Furthermore, intrathecal administration of microglia activated by ATP into na?ve animals produces mechanical allodynia, which can be alleviated by blockade of the BDNF receptor TrkB [95]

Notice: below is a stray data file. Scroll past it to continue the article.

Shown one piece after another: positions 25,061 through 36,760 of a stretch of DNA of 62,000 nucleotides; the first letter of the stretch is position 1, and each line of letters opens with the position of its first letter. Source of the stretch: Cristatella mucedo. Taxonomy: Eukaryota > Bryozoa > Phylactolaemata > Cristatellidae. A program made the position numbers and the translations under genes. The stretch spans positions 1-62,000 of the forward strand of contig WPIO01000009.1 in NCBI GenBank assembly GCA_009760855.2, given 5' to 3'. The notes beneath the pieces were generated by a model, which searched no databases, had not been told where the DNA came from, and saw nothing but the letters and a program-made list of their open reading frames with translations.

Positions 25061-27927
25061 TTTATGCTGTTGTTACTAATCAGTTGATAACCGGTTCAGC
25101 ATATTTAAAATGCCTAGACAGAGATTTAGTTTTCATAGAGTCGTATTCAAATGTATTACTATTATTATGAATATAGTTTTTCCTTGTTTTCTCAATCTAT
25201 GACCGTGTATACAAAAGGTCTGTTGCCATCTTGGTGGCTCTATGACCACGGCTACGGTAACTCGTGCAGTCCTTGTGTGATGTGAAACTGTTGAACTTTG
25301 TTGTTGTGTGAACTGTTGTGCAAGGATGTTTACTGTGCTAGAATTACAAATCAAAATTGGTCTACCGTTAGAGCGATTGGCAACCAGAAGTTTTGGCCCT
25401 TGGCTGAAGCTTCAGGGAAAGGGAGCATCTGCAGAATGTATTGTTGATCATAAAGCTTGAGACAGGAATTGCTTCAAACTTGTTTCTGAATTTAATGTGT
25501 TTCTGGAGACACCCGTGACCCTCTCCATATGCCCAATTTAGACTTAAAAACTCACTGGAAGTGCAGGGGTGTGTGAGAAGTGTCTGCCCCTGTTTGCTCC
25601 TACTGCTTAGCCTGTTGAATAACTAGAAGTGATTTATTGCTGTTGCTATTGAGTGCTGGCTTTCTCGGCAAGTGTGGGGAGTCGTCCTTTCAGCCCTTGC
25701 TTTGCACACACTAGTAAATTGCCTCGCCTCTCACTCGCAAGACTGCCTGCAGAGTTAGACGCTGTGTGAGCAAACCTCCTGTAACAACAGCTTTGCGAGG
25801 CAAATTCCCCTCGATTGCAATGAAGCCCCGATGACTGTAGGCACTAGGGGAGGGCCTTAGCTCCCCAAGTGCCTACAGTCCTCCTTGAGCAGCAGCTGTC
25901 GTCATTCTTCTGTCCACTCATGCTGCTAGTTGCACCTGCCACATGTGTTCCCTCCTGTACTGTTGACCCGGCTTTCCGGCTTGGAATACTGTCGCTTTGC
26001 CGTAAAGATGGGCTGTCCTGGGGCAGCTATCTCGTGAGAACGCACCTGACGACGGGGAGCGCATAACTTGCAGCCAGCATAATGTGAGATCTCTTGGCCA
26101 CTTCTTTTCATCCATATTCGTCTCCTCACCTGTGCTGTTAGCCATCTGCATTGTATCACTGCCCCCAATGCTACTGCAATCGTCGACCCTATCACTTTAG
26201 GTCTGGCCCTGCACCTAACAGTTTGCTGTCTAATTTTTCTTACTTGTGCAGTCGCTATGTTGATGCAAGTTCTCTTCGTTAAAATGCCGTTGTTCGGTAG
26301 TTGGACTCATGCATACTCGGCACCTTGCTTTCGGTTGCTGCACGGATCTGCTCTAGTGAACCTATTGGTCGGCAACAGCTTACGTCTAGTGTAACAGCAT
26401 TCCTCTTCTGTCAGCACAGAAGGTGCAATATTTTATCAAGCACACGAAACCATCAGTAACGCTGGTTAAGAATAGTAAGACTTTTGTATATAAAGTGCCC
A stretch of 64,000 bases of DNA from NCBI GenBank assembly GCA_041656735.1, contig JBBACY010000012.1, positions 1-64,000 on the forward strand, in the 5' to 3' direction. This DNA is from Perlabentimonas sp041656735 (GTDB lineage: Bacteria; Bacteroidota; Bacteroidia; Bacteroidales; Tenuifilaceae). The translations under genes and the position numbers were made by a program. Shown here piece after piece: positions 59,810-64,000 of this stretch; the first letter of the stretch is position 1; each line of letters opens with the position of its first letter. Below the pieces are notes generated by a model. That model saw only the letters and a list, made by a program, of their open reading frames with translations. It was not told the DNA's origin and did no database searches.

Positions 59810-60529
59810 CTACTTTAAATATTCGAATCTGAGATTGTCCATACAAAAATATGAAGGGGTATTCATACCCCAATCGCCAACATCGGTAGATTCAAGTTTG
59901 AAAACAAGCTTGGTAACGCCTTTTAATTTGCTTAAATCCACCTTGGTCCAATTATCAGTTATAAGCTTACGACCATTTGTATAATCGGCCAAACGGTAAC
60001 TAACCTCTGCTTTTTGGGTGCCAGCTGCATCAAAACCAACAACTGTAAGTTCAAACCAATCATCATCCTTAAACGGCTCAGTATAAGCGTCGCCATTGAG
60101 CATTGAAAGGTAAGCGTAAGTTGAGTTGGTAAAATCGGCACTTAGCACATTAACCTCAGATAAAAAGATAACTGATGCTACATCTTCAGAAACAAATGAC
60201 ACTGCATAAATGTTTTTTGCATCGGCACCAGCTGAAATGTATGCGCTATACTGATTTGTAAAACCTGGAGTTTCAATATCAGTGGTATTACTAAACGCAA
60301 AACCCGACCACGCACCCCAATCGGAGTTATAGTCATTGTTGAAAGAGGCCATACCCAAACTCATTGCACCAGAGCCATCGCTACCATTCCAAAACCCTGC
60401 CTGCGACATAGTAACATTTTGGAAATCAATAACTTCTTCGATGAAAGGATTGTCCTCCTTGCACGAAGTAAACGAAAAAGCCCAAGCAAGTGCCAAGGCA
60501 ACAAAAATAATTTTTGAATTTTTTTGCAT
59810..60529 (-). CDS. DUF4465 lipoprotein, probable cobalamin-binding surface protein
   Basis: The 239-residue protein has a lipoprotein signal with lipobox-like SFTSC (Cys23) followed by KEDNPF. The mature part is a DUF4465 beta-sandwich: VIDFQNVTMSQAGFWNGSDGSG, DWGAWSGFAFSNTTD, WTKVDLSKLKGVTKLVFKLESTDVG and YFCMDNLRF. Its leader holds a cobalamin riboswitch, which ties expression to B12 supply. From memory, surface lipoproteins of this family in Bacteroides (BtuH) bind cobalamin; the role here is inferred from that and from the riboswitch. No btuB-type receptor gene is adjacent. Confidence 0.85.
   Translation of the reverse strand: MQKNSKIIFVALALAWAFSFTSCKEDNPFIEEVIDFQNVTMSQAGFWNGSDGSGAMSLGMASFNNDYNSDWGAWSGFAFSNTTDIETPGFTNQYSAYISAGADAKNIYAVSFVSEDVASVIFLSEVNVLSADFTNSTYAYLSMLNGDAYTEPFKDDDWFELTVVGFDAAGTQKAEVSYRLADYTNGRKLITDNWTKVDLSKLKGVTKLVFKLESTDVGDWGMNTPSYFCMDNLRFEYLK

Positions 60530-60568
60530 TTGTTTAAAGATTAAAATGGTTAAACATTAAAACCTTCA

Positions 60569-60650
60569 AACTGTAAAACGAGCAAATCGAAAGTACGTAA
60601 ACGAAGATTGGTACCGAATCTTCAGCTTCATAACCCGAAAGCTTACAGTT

Furthermore, intrathecal administration of microglia activated by ATP into na?ve animals produces mechanical allodynia, which can be alleviated by blockade of the BDNF receptor TrkB [95]. and in disease says. TNFis known to play a role in synaptic plasticity, which has been studied mainly in hippocampal slices. Glial TNFhas been shown to enhance synaptic efficacy by increasing the surface expression of GluR1-possessing AMPA receptors via TNFR1-mediated PI3?K activation [56, 57]. Glial TNFalso causes endocytosis of GABAA receptors resulting in a decrease in inhibitory synaptic currents [57]. Homeostatic synaptic scaling of excitatory synapses increases their strength in response to network activity reduction or decreases their strength in response to increased network activity. In response TAS-102 to decreases in network activity, glial TNFwas shown to increase AMPA-mediated currents by increasing the number of calcium permeable AMPA receptors at the cell surface [58]. However, its role may be more permissive rather than instructive in this change [59]. The effects of TNFhave also been studied in the dorsal horn of the spinal cord (see Physique 3). Intrathecal TAS-102 injection of TNFcauses the development of thermal and mechanical hyperalgesia [51]. To investigate the synaptic mechanisms of TNFspinal cord slice preparation. Incubation with TNFincreases the frequency of spontaneous excitatory postsynaptic currents (sEPSCs) in lamina II excitatory interneurons [60]. This could be indicative of a change in presynaptic glutamate release. TNFincreases sEPSC frequency via activation of transient receptor potential cation channel subfamily V member 1 (TRPV1) in presynaptic terminals, possibly through activation of adenylyl cyclase, protein kinase (PKA), or extracellular signal-related kinase (ERK) [60]. Activation of TRPV1 results in increased presynaptic calcium influx and, therefore, increased vesicular glutamate release [60]. Open in a separate window Physique 3 Schematic of TNFinduced potentiation of spinal cord synaptic transmission. Microglial release of TNFincreases excitatory neurotransmission in the dorsal horn via both presynaptic and postsynaptic mechanisms. At presynaptic sites, TNFincreases glutamate release via TRPV1 activation and there will be a subsequent increase in intracellular Ca2+. At postsynaptic sites, TNFincreases the activity of AMPA and NMDA receptors via activation of PI3? K and ERK on glutamatergic neurons to increase excitatory drive. TNFalso acts around the postsynaptic neurons in the spinal cord. In a carrageenan model of inflammation, TNFrecruited Ca2+ permeable AMPA receptors to dorsal horn neurons resulting in increased sEPSC amplitude [61]. NMDA currents in lamina II neurons are also enhanced by application of TNF[51], and TNFincreases NMDA receptor (NMDAR) activity through phosphorylation of ERK in dorsal horn, neurons [62]. Thus via pre- TAS-102 and post synaptic mechanisms TNFincreases excitatory neurotransmission in the dorsal horn. In spinal cord slices, TNFnot only enhances sEPSCs but also suppresses the frequency of spontaneous inhibitory postsynaptic currents (sIPSCs) [63]. This was found to be mediated by a decrease in spontaneous action potentials in GABAergic neurons via activation of TNF receptor 1 (TNFR1) and activation of p38 MAPK [63]. Neurons in the dorsal horn possess both TNFR1 and 2 (TNFR2), however, TNFR1 seems to make a greater contribution to enhancing nociceptive signaling in the dorsal horn [64]. In spinal cord slices from TNFR1 KO mice, TNFwas unable to elicit increases in sEPSCs or increases in NMDA currents [64]. However in TNFR2 KO mice, TNFwas still able to produce a small increase in sEPCS, and it elicited a normal increase in NMDA currents [64]. Both TNFR1 and TNFR2 knockout (KO) Spry2 animals show decreased pain behavior in response to complete Freund’s adjuvant and formalin induced inflammatory pain as well as intrathecal injection of TNF[64]. Thus, microglial release of TNFin the dorsal horn both enhances excitatory neuronal/synaptic activity and suppresses inhibitory neuronal/synaptic activity to enhance central sensitization primarily through the activation of TNFR1 on nociceptive dorsal horn neurons. Long-term potentiation (LTP) in the spinal cord is usually implicated in pathological pain [65]. LTP in the spinal cord can be brought on by stimulation of the primary afferent fibers with the typical high-frequency titanic stimulation [66] and also by low-frequency stimulation (a more physiological firing pattern of nociceptors) [67] as well as by formalin or capsaicin administration to the paw or by nerve injury [16, 17,.